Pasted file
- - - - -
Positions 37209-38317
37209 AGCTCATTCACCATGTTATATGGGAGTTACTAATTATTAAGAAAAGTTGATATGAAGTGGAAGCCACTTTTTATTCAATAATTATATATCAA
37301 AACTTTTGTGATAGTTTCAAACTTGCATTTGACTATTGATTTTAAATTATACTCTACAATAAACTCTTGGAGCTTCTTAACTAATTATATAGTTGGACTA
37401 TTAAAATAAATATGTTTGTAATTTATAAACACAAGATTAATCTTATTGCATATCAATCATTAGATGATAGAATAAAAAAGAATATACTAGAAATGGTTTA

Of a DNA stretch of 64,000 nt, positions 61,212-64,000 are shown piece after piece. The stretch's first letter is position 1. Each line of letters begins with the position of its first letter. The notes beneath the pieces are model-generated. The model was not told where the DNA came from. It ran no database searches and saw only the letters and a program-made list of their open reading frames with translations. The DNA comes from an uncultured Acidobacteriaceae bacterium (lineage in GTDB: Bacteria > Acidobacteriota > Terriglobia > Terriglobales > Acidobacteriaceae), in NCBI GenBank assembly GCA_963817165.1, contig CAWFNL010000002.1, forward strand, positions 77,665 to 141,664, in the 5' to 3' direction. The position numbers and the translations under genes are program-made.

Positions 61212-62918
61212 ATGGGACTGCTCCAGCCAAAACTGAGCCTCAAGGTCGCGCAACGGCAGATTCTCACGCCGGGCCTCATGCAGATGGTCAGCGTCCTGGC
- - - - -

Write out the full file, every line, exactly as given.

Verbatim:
Positions 37209-38317
37209 AGCTCATTCACCATGTTATATGGGAGTTACTAATTATTAAGAAAAGTTGATATGAAGTGGAAGCCACTTTTTATTCAATAATTATATATCAA
37301 AACTTTTGTGATAGTTTCAAACTTGCATTTGACTATTGATTTTAAATTATACTCTACAATAAACTCTTGGAGCTTCTTAACTAATTATATAGTTGGACTA
37401 TTAAAATAAATATGTTTGTAATTTATAAACACAAGATTAATCTTATTGCATATCAATCATTAGATGATAGAATAAAAAAGAATATACTAGAAATGGTTTA

Of a DNA stretch of 64,000 nt, positions 61,212-64,000 are shown piece after piece. The stretch's first letter is position 1. Each line of letters begins with the position of its first letter. The notes beneath the pieces are model-generated. The model was not told where the DNA came from. It ran no database searches and saw only the letters and a program-made list of their open reading frames with translations. The DNA comes from an uncultured Acidobacteriaceae bacterium (lineage in GTDB: Bacteria > Acidobacteriota > Terriglobia > Terriglobales > Acidobacteriaceae), in NCBI GenBank assembly GCA_963817165.1, contig CAWFNL010000002.1, forward strand, positions 77,665 to 141,664, in the 5' to 3' direction. The position numbers and the translations under genes are program-made.

Positions 61212-62918
61212 ATGGGACTGCTCCAGCCAAAACTGAGCCTCAAGGTCGCGCAACGGCAGATTCTCACGCCGGGCCTCATGCAGATGGTCAGCGTCCTGGC